At the end of March, our teams met up with stakeholders from relevant organisations and community members in the villages of Bere and Kacgae to discuss the ways forward with our upcoming activities and partnerships. In the pipeline for this year, we will be facilitating a natural and cultural resource review with Kalahari Wildlands Trust to help us pave the way for numerous sustainable resource projects. This will enable locals to benefit from natural resources, such as veld products, and cultural tourism developments, such as camp sites, and providing San cultural tours and experiences. We’re also teaming up with Kalahari Wildlands Trust to bolster craft development in the area; and during these recent meetings we were able to get local women signed up for the skills-sharing workshops that will be held in the next few months.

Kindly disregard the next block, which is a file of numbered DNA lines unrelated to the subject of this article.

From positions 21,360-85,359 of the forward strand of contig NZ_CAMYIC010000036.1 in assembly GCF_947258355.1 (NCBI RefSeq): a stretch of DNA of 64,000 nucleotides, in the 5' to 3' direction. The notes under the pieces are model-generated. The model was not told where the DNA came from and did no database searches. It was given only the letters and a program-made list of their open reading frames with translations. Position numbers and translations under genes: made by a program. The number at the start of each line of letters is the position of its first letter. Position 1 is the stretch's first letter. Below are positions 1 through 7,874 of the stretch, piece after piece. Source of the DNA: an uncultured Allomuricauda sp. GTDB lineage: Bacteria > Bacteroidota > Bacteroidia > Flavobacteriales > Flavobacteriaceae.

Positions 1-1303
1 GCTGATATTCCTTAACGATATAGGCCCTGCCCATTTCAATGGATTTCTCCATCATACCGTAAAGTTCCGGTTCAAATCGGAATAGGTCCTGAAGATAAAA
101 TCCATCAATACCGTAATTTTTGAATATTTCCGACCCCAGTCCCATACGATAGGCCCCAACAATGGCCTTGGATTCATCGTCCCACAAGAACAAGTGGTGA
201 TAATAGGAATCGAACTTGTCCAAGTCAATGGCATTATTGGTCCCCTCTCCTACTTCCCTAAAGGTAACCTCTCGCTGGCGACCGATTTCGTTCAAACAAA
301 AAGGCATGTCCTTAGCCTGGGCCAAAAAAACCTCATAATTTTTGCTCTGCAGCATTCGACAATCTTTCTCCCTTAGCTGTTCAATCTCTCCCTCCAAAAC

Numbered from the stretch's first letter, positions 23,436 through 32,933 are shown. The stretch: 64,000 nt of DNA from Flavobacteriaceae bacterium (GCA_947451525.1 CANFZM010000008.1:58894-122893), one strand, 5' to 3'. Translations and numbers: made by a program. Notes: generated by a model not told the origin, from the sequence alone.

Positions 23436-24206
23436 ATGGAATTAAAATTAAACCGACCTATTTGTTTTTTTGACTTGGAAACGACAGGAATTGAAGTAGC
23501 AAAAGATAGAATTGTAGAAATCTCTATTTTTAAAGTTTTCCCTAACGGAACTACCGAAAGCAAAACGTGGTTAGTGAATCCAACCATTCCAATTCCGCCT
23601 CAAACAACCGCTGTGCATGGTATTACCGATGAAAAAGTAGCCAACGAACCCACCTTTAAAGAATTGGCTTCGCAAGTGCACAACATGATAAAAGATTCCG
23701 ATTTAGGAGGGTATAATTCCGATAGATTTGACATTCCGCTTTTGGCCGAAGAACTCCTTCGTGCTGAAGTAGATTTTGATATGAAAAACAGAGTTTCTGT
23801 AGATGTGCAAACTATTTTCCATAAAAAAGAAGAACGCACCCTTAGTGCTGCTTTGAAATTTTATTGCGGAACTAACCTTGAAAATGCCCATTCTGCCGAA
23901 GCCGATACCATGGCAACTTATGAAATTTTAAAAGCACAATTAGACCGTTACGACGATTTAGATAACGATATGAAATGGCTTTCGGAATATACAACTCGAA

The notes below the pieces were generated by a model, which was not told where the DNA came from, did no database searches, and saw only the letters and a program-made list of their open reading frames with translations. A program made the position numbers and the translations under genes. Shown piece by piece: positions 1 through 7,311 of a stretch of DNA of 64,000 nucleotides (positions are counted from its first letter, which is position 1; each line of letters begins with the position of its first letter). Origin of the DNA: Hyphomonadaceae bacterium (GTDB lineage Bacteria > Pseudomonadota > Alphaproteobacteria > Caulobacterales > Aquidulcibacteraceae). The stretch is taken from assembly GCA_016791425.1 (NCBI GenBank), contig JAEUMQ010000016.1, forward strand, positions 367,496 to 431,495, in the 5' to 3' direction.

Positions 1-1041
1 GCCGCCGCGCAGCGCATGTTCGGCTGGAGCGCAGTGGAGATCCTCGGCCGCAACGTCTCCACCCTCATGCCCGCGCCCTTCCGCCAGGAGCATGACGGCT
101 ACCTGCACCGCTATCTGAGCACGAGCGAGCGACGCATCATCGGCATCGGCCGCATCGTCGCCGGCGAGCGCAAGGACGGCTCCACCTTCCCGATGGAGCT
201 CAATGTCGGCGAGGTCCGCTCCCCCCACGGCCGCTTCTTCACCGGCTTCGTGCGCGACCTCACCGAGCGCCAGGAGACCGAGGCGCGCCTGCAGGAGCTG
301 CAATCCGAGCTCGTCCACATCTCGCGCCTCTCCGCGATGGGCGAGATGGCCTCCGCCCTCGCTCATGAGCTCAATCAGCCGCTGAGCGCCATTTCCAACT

Another exciting development for the area is a partnership between CCB and the Lion Recovery Fund, which has provided the funding for us to trial a Conservation Performance Payment pilot study for the region, which is prone to human-lion conflict. The new system will monitor wildlife numbers in the area around settlements and reward communities when wildlife numbers are maintained, livestock movements controlled and for the location of cheetah marking trees or wild dog denning sites. This concept rewards environmental conservation through positive reinforcement, giving community members incentives to coexist with carnivores and to minimize environmentally-damaging practices, such as poaching or overgrazing livestock in these Wildlife Management Areas.
After our extensive meetings with the communities last month, they are as excited as we are to be mapping such a positive and sustainable way forward for the people of the western Kalahari. We know that with their support and commitment to protecting these wild places, cheetahs, lions and other wildlife can flourish in this important wildlife area.